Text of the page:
Hans Zimmer’s score is extremely good, but its use is horrific. The music is simply too loud which makes portions of the dialogue impossible to hear. The same can be said for much of the film’s special sound effects. Louder does not mean better, especially if it’s blotting out what could be important conversations. Much of what is being said is hard enough to understand without the added burden of not being able to hear.

It’s clear that Nolan was going after something big. Unfortunately, despite the spectacular visual effects and some good acting, the unnecessarily overly complicated, hard-to-hear “Interstellar” falls short.

2 ½ nuggets out of 4

Birdman or (The Unexpected Virtue of Ignorance): Keaton Soars—Movie

November 4, 2014

After viewing “Birdman,” the first words that come to mind are, “Welcome back, Michael Keaton! Where have you been?” Directed by Alejandro González Iñárritu with screenplay by Iñárritu, Nicolás Giacobone, Alexander Dinelaris and Armando Bo, “Birdman” is not a perfect movie, but Michael Keaton is…he literally soars in his role.


“Birdman” is the story of the once shining movie star, Riggan Thomson (Michael Keaton), most famous for his “Birdman” superhero movies, who’s now trying mount a comeback via Broadway and showing everyone that he’s a real actor. He’s turned Raymond Carver’s short story, What We Talk About When We Talk About Love, into a play and is directing and starring in it. When one of his co-stars is injured during rehearsals, he jumps at the chance to replace him with Mike Shiner (Edward Norton), a Broadway darling, whom he knows will fill seats. However, while Riggan is willing to share the stage and spotlight with him, he later realizes that he’s not necessarily emotionally prepared to handle the other baggage that comes with Shiner.

Riggan has literally bet the house on this play. How he’s able to concentrate on anything is a mystery. Fighting not very successfully the urge to drink, he’s constantly hearing Birdman’s voice in his head…imagining that he has Birdman’s telekinesis powers…or is he imagining? But when Birdman talks to him, as much as he might hate being known as only Birdman, we can see that it’s a love/hate relationship with the character. Truth be told, he walks a little taller when Birdman speaks to him.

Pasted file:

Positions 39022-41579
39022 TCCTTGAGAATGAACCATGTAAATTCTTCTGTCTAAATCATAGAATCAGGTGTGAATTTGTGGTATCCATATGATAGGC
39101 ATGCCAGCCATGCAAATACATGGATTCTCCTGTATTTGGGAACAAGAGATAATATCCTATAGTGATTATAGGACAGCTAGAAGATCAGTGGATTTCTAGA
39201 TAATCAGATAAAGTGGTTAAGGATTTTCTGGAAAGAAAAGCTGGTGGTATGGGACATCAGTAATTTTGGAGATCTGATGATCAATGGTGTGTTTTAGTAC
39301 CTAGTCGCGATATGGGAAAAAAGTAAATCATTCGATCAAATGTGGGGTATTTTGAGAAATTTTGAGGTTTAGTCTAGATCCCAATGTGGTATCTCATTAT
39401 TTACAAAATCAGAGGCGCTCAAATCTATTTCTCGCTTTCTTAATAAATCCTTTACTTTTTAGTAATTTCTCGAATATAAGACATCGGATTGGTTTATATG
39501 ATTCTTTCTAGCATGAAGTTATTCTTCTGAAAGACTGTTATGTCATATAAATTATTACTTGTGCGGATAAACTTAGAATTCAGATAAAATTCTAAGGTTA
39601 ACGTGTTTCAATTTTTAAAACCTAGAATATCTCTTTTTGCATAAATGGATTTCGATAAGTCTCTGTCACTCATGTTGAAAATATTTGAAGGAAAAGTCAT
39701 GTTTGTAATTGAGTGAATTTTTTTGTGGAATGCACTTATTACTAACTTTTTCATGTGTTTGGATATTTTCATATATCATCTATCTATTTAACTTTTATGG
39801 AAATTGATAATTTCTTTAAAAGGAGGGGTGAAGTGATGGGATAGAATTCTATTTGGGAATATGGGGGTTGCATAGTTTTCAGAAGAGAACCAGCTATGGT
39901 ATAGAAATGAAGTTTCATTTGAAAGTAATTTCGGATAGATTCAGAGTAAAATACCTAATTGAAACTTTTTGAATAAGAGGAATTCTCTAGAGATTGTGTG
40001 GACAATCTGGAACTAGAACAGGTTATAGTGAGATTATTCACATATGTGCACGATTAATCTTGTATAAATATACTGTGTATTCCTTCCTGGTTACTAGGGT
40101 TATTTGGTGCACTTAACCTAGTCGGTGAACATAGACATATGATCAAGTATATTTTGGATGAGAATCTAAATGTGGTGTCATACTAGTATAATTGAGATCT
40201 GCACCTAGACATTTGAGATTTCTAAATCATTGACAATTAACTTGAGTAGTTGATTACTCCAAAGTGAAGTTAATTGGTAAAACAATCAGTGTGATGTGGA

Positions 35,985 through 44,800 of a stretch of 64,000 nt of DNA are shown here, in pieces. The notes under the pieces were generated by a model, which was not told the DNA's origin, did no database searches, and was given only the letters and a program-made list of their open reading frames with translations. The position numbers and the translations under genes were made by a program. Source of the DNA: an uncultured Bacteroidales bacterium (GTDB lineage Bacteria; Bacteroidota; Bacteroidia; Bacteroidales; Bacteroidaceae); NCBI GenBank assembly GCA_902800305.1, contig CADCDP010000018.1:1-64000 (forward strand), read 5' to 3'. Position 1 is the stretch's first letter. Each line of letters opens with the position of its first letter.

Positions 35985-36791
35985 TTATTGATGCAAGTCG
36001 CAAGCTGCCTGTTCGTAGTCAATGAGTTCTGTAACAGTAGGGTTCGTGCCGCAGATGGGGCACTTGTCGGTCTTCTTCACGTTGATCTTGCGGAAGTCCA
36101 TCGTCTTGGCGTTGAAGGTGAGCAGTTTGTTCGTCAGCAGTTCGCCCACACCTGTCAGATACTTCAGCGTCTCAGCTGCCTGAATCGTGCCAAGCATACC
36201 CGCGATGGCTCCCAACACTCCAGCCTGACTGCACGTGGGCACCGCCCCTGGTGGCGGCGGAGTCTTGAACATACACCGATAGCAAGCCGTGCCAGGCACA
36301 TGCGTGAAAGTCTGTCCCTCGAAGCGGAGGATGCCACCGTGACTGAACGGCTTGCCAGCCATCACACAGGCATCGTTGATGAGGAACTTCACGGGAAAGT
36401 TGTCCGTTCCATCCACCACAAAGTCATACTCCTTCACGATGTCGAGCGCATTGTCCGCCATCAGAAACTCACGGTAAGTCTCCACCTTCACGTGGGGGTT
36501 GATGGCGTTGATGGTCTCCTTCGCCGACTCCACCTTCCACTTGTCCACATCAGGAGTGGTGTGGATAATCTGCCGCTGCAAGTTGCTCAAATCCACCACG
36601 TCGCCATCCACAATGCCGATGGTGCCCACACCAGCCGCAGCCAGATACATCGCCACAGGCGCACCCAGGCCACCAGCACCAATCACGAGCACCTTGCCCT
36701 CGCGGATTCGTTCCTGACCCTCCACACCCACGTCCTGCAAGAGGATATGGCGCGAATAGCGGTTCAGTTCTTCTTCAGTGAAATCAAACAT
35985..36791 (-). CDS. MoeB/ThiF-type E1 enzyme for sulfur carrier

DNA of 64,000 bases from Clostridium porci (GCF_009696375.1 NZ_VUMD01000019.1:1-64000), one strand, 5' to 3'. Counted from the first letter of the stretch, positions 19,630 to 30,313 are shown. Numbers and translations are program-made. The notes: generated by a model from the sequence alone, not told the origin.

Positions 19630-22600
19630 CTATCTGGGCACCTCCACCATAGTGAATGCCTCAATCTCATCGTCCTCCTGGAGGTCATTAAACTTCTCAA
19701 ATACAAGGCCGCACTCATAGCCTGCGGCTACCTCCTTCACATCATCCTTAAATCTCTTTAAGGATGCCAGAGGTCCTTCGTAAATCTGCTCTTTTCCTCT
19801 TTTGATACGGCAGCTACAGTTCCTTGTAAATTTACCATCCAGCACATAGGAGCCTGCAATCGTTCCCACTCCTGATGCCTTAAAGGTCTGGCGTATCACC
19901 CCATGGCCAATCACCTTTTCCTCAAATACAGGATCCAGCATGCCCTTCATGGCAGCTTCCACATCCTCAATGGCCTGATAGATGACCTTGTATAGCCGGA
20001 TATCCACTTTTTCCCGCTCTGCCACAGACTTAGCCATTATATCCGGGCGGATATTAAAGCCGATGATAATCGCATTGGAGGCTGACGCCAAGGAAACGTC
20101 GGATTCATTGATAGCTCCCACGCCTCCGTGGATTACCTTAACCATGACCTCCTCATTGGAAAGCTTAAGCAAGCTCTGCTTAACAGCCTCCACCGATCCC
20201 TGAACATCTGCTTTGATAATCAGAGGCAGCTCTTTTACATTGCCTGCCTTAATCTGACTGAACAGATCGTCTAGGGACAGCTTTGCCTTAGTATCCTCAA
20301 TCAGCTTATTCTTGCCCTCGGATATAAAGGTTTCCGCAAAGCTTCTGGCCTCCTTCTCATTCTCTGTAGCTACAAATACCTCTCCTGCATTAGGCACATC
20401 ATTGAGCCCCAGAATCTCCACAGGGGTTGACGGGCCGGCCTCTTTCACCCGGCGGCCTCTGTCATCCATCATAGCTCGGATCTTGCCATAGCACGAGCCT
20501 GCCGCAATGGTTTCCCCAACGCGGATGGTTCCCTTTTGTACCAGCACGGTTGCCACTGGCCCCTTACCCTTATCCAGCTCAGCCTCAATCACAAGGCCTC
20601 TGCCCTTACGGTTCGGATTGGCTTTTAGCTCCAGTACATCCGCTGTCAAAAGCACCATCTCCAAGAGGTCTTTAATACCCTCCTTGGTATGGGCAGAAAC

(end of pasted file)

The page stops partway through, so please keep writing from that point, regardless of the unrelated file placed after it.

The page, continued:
In the days leading up to opening night, we meet other characters important to Riggan…chief among them, his two female co-stars, Lesley (Naomi Watts) and Laura (Andrea Riseborough). Laura is Riggan’s much younger girlfriend who wants to be more. Lesley is a seasoned actress who can’t believe she’s finally making her Broadway debut. Added to the mix is Sam (Emma Stone), Riggan’s daughter, a recovering drug addict, who’s serving as his production assistant; Jake (Zach Galifianakis), the play’s producer and Riggan’s long-time friend; Sylvia (Amy Ryan), Riggan’s ex-wife; and Tabitha (Lindsay Duncan), the all-important New York Times theatre critic who tells Riggan in no uncertain terms that when she threatens, “I’m going to kill your play,” she really means it.

“Birdman’s” cast is phenomenal…wonderful actors all. “Birdman” is one of those rare films in which each actor seems perfectly suited for his or her role and where each is 100 percent successful in that role. Michael Keaton is just fantastic as the beleaguered actor. You can see the sheer panic in his character’s eyes and yet when he’s on stage, he seems totally at ease and in control. Keaton’s work with Emma Stone is exceedingly good. Stone, herself, gives a spectacular performance as the daughter trying to understand and support her father while striving to take care of herself at the same time. Naomi Watts is terrific as the actress so thrilled to be on the stage. Her scenes with Edward Norton and Keaton are really outstanding. Zach Galifianakis gives a very restrained performance as Riggan’s voice of reason. For once he is actually acting, rather than playing yet another buffoon, and he’s first-rate. Leslie Duncan’s NYT’s critic is scary, she’s so fierce. Duncan simply nails the snobbery and protectiveness her character feels for what she considers “real” theatre and genuine actors. Finally there is Edward Norton, who is just amazing. There’s such an energy about him and his character that when he’s on screen, it’s hard to take your eyes off him.

“Birdman’s” script is extremely clever and will definitely get you thinking the next time some former big name star hits the Broadway stage. The film’s musical score works beautifully with the film, often featuring a jazz-type drum beat, similar to that of “Whiplash,” behind many of its scenes which serves to heighten the film’s tension. The movie is shot in such a manner that it feels very claustrophobic as the actors run down the theatre’s hallways. It’s one of the rare films that has a real vibe of what it’s like backstage.

“Birdman or (The Unexpected Virtue of Ignorance)” does have some unanswered question and lets you draw your own conclusions on some issues. But what it does do, through Michael Keaton, is provide an outstanding look at what it’s like to make a comeback…in this case both figuratively and literally.

3 ½ nuggets out of 4